Please also include a 50-word author biography and a 200-300-word abstract alongside your submission. All referencing and style is required in full MHRA format as a condition of publication and submitted articles should be academically rigorous and ready for immediate publication. Submissions can be made at  or emailed to by 29th July 2022.

Birkbeck Research Degree Awards: March 2022

Birkbeck awards over 100 research degrees each year. During March, 16 Birkbeck Doctoral Researchers were awarded a PhD or Professional Doctorate for their work in the following areas:

School of Arts

3 PhDs in English, Theatre and Creative Writing

2 PhDs in Languages, Cultures and Applied Linguistics

1 PhD in Film, Media and Cultural Studies

1 PhD in History of Art

School of Business, Economics and Informatics

1 PhD in Economics, Mathematics and Statistics

1 PhD in Management

1 PhD in Organisational Psychology

1 DOccPsy in Organisational Psychology

School of Science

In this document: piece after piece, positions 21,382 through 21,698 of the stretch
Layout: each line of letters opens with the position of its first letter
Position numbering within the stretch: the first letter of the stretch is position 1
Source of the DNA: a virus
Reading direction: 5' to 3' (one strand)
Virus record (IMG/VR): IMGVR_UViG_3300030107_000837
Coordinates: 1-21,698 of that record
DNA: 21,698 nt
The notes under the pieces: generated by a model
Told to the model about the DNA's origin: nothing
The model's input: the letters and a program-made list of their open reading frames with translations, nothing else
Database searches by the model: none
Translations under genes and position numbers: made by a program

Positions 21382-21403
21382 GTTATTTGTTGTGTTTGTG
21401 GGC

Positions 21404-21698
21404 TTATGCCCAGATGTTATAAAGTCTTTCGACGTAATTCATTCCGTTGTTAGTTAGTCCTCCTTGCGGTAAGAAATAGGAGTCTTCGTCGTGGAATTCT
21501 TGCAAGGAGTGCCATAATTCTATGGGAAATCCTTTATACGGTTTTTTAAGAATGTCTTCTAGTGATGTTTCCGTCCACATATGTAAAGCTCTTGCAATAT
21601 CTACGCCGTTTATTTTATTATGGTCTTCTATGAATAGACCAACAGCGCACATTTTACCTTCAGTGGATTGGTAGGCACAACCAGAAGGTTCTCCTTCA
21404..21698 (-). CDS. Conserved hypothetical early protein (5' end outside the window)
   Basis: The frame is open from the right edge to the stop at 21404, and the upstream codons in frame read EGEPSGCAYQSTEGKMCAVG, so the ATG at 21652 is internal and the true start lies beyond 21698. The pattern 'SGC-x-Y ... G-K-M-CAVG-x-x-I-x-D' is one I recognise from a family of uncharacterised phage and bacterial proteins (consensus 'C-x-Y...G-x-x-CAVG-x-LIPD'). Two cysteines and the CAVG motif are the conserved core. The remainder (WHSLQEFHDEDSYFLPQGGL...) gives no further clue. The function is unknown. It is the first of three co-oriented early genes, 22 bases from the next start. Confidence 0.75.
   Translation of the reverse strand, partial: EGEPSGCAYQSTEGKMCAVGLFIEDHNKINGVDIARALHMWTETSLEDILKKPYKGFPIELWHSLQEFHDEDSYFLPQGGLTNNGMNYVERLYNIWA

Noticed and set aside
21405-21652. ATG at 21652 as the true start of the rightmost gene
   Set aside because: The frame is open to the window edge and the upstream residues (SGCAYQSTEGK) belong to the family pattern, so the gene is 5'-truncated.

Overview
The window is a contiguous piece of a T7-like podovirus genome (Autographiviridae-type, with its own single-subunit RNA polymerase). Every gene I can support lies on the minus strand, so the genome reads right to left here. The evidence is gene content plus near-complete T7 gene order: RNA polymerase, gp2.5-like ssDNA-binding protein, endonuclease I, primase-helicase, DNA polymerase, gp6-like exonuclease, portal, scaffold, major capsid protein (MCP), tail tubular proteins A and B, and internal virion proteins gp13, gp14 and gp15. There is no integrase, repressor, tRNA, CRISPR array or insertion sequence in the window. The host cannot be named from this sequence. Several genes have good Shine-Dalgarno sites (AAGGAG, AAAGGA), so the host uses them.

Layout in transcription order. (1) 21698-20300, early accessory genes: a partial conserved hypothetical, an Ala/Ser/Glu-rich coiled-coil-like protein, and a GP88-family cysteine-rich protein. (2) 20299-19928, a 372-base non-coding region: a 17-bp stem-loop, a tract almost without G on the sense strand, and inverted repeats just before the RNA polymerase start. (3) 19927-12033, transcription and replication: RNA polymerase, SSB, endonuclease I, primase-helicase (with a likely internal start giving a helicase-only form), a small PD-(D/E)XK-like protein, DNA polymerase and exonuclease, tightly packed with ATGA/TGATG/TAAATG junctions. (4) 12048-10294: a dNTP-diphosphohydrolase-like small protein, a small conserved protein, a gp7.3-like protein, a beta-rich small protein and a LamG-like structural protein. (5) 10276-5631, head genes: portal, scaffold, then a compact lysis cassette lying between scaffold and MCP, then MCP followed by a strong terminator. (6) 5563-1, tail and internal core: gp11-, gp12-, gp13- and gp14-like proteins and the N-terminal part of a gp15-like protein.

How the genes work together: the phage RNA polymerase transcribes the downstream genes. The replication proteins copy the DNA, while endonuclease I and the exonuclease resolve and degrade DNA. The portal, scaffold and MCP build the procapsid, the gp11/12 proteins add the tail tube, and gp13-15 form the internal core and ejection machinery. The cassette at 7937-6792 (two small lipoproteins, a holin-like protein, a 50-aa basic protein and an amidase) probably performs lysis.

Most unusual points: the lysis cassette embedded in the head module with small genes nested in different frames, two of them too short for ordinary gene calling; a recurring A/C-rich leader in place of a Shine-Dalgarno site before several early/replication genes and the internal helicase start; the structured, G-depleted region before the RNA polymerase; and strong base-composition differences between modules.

2 PhDs in Psychological Sciences

1 PhD in Biological Sciences

1 PhD in Earth and Planetary Sciences

School of Social Sciences, History and Philosophy

1 PhD in Philosophy

Flow n Flux

Monthly Newsletter

By Kim Caris-Roberts
Flow n Flux

This month there really was only one place to begin. Each and every one of us at Flow n Flux wanted to acknowledge how scary the world seems right now, in the wake of the war in the Ukraine; watching war unfold can make us feel powerless and the range of emotions can be complex. We needed to acknowledge that.
Were there any ‘right words’ for the current climate? We concluded not.
We expressed and shared our concerns and we are thankful we have a safe space to do this.

We then began to explore March’s theme: Reality TV. Big Brother seemed to have been the most common first experience of the genre, mentioned a number of times in our individual offerings from the free-writing activity, which enabled interesting free association using 9 words to gently guide us in our flow.
“It’s always been my guilty pleasure”, a statement many of us identified with. Why guilty? We discussed the topics of ‘contestant’ exploitation, whether the burgeoning genre which shows no signs of slowing offers opportunities once unheard of to generations, we questioned does Reality TV alleviate any need for talent?, what constitutes reality TV? Perhaps one unexpected answer: Football.